The whole is greater than the sum of its parts, or so Arianna Huffington would have us believe with her “1 + 1 = 11” summation of the AOL acquisition of the establishment-wary, left of centre provider of news and lifestyle items, opinions, and high profile contributions; The Huffington Post.
A press release issued by AOL and The Huffington Post announced on the 7th February that the amalgamation of these Goliaths of digital media (albeit with differing Goliath-connotative attributes which inform their respective reputations) would create a combined reach of 117 million US citizens, with that number reaching 270 million on a global scale.
The move has came as a shock to many, and a disappointment to numerous others, whose perception of the Huffington Post was that of an independent thinker, existing outwith the ordinary realm of commercial news providers.
Online Marketing experts QueryClick.com commented on the potential damage this deal could have on the carefully crafted The Huffington Post image:
“Since 2005 it has built up an established non-establishment reputation, and for many this move single handedly sweeps this grounding from under the feet of the Huffington Post and it's co-founder Arianna Huffington.”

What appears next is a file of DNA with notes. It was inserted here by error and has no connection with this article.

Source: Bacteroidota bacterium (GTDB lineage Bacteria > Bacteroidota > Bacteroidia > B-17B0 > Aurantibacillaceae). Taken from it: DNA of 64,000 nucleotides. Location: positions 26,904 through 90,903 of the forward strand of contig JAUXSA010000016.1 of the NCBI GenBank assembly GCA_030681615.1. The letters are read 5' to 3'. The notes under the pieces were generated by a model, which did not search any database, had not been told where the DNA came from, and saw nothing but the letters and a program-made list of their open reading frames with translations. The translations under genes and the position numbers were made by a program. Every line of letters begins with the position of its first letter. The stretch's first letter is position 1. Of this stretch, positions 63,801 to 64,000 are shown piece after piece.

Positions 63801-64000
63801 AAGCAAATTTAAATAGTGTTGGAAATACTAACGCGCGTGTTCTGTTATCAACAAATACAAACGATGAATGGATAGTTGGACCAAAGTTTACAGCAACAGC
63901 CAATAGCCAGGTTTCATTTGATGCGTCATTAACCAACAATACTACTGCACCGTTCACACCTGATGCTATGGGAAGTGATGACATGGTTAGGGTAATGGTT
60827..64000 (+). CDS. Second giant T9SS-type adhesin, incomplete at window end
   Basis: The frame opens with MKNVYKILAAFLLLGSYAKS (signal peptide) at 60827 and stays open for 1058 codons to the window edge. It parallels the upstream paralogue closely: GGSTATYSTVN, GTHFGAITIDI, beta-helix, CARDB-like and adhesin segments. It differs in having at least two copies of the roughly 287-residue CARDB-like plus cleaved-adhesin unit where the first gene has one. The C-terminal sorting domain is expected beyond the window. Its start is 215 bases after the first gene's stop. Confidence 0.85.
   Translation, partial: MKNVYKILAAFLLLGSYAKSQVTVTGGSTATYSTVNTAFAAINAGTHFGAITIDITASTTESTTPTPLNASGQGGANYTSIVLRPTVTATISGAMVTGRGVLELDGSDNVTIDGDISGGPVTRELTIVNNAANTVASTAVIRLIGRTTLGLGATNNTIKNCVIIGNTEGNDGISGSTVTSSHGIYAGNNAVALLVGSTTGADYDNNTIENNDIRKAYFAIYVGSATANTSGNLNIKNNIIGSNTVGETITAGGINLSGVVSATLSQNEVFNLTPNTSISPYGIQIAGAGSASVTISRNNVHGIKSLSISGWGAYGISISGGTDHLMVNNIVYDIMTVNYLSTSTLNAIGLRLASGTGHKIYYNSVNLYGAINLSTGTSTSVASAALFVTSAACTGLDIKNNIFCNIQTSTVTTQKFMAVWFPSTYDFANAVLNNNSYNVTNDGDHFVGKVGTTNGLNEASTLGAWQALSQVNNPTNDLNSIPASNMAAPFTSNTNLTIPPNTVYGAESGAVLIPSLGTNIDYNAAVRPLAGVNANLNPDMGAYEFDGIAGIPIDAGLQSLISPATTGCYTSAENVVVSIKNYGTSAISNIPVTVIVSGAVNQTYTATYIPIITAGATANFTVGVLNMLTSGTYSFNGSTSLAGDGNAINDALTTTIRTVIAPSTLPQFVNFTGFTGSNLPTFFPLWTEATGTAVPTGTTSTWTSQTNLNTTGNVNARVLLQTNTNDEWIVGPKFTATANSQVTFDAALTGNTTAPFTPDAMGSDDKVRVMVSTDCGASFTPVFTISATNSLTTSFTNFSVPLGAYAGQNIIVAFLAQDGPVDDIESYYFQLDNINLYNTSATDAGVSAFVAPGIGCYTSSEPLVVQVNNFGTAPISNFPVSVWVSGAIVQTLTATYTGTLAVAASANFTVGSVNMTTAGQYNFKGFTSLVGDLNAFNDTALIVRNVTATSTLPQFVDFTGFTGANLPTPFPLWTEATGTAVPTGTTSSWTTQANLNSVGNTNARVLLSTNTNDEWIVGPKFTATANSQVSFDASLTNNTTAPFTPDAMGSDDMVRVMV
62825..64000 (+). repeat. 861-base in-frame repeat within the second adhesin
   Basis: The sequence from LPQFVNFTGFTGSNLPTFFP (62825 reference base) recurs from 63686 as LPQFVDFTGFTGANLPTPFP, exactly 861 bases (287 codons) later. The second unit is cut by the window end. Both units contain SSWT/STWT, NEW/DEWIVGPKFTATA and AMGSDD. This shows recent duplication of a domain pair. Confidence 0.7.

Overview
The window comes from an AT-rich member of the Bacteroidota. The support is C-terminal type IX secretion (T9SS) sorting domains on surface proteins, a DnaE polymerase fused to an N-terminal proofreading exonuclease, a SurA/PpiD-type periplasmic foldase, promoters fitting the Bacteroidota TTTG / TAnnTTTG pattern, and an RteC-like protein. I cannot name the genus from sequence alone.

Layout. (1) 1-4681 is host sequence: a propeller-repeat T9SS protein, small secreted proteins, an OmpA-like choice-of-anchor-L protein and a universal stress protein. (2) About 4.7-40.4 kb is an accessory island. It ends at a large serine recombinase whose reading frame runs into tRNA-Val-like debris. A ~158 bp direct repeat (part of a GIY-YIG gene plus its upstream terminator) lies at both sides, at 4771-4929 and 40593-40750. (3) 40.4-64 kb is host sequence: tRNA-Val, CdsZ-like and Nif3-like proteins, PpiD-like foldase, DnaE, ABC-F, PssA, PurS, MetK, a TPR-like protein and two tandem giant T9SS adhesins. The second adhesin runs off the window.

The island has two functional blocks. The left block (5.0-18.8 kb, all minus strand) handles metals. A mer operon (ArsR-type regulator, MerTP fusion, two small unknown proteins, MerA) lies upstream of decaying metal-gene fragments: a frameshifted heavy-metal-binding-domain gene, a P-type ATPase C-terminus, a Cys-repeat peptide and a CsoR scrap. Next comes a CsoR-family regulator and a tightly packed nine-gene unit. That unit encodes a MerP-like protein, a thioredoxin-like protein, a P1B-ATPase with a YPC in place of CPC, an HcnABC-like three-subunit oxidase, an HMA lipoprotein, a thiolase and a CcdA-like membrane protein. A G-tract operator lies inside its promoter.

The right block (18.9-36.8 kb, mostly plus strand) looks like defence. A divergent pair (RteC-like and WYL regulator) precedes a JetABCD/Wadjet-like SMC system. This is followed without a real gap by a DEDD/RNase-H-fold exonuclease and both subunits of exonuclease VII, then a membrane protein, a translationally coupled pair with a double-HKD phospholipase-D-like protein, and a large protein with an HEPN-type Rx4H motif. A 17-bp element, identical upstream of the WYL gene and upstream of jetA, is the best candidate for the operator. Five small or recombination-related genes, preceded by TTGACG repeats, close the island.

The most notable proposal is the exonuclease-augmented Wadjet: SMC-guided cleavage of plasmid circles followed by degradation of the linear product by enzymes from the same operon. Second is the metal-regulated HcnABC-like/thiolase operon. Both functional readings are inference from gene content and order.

The $315 million purchase of the news site by the somewhat tarnished internet services company AOL has split opinion. While many see the deal as another example of the ill-fated AOL merger with Time Warner in 2000, others view the move as a powerful collaboration of political and social influence with sheer scale as a recipe for success.
The latter, for whom the deal makes a lot of sense, draw on the potential of AOL to amplify the influence of The Huffington Post, thus creating something of an unstoppable force in digital media. According to Facebook's chief operating officer, Sheryl Sandberg, the move is a positive one for both parties. In an interview with the Telegraph, Sandberg said:
“Arianna is one of the pre-eminent authors and editors of our time and Tim [Armstrong, chief executive of AOL] has a remarkable track record of business success. Bringing them together creates tremendous potential for AOL.”
However, the discourse surrounding the acquisition is reminiscent of the Time Warner AOL merger 11 years ago. Then, as now, onlookers commented on the positive possibilities of such a collaboration of industry leaders. SEO company QueryClick.com are unsure that the deal is as sound as it may at first appear:
“In 2000, it was predicted that the new partnership would change the media landscape, and would represent the absolute triumph of new media.
However, the difference today is the reversal of roles which has taken place. While the then CEO of AOL, Steve Case, was billed as the man to irrevocably change the face of the internet, if not the world, AOL are now most definitely the secondary player in the recent acquisition.”
After a decade of unfulfilled expectations with Time Warner, with the partnership finally coming to an end in 2009, will the latest relationship entered into by AOL fare any better? Let's see where we are in 2019.
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